America is a young country with an old mentality: it has enjoyed the advantages of a child carefully brought up and thoroughly indoctrinated; it has been a wise child. But a wise child, an old head on young shoulders, always has a comic and unpromising side. The wisdom is a little thin and verbal, not aware of its full meaning and ground; and physical and emotional growth may be stunted by it, or even deranged.
Santayana says that the “old head” is Calvinism, a Old Testament-based form of Christianity (Santayana called it “an expression of the agonized conscience”) often described as zealous and strict, which American writers quite plainly turned away from for the more imaginative and beautiful idea found in the New Testament, the Gospel of Grace. Robinson questions this polemical association of the harsh, foreign Old Testament and the gracious, charitable New Testament formulated by American religious scholars. The aloof, alien Old Testament God-construct of modern dialectic reduces the liberalism of the Old Testament, she argues, and in fact, Calvinism defended “an ethics of non-judgmental, nonexclusive generosity”.
She nerds out on Bible translation here too, tracking how words like “charity” and “generosity” changed in various versions of the Bible, and how different preachers from Calvin to Winthrop used these words deliberately, thus altering the political conception of what congregations of individuals should be doing to help those in great need: does one literally give them the coat off one’s back, or all the money in one’s pocket since they need it? Or is praying broadly for the improvement of their well-being considered ‘loving’ them? When it comes to governance, should conscientious Americans push for a welfare state or “safety net”, or do we trust in the “thousand points of light” charitable institution model to do the work of taking care of our nation’s poorest?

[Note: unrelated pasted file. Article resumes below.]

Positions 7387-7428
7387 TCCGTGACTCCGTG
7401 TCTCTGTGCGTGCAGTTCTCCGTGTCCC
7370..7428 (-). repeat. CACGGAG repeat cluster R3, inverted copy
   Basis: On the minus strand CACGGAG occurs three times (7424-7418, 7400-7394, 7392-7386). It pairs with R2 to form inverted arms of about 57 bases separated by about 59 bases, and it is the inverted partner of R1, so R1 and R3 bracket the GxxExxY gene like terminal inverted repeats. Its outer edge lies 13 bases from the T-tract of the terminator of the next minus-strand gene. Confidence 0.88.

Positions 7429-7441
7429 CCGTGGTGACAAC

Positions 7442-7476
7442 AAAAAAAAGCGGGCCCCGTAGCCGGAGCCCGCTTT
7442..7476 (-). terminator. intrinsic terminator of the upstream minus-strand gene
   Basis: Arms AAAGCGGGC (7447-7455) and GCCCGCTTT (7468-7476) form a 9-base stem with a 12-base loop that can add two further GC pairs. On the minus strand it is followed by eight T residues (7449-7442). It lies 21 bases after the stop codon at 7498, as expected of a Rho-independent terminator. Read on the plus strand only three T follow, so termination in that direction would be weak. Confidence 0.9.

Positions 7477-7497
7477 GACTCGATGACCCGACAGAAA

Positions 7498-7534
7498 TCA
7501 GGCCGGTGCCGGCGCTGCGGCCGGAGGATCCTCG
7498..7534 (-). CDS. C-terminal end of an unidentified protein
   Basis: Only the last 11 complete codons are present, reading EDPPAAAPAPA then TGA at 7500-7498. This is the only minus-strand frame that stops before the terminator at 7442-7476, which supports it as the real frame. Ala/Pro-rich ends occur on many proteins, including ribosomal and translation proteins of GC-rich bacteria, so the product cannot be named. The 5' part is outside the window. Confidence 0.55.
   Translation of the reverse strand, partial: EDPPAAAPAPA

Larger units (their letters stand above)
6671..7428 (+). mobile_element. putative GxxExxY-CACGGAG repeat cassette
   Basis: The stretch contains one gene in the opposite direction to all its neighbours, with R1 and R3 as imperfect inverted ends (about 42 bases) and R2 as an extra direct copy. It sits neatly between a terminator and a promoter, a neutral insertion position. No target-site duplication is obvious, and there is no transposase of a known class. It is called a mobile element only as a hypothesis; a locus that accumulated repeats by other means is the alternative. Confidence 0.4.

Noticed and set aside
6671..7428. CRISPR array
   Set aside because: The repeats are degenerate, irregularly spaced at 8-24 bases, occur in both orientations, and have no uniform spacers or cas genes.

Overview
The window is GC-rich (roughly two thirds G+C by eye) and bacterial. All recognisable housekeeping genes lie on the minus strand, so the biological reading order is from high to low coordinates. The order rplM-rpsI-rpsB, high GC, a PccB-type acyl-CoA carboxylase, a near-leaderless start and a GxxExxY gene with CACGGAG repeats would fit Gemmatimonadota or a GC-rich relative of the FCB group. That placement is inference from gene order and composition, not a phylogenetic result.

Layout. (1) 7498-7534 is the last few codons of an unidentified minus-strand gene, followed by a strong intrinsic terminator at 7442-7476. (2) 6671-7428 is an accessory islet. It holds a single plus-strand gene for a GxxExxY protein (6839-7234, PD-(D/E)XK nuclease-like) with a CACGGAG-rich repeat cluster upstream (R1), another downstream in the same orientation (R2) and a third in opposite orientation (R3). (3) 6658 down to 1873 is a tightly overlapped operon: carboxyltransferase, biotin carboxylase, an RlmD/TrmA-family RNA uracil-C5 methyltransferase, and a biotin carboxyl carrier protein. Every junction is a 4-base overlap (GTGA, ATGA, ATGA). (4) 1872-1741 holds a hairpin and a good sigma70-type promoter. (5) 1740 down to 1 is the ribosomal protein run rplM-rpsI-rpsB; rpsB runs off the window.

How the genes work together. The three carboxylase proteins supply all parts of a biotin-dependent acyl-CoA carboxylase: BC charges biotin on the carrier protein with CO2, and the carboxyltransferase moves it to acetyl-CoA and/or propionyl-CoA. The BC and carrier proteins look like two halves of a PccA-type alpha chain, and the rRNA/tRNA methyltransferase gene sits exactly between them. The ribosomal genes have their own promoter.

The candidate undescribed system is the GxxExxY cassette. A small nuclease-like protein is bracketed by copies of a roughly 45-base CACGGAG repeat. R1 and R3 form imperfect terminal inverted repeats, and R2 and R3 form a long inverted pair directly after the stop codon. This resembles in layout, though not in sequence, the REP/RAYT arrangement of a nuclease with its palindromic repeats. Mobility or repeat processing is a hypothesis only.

Robinson works the idiom and language well. She has thought deeply about the United States and where we come from – intending not to glorify the past, but to take on the more difficult work of understanding how we discuss and use the past to make arguments. Sure, she wants you to support robust funding for public universities, but readers can tell that this advocacy comes not from any self-interest, but in genuine recognition of the work that went into those schools, reminding us that they were built on the backs of previous generations who believed it deserved priority. To liberals who ask, how did we get here? — these essays may help.
I’ll leave with the prescient, persisting quote that opens the book’s Preface, from Walt Whitman’s essay “Democratic Vistas” (1870):
America, if eligible at all to downfall and ruin, is eligible within herself, not without; for I see clearly that the combined foreign world could not beat her down. But these savage, wolfish parties alarm me. Owning no law but their own will, more and more combative, less and less tolerant of the idea of ensemble and of equal brotherhood, the perfect equality of the States, the ever-overarching American Ideas, it behooves you to convey yourself implicitly to no party, nor submit blindly to their dictators, but steadily hold yourself judge and master over all of them.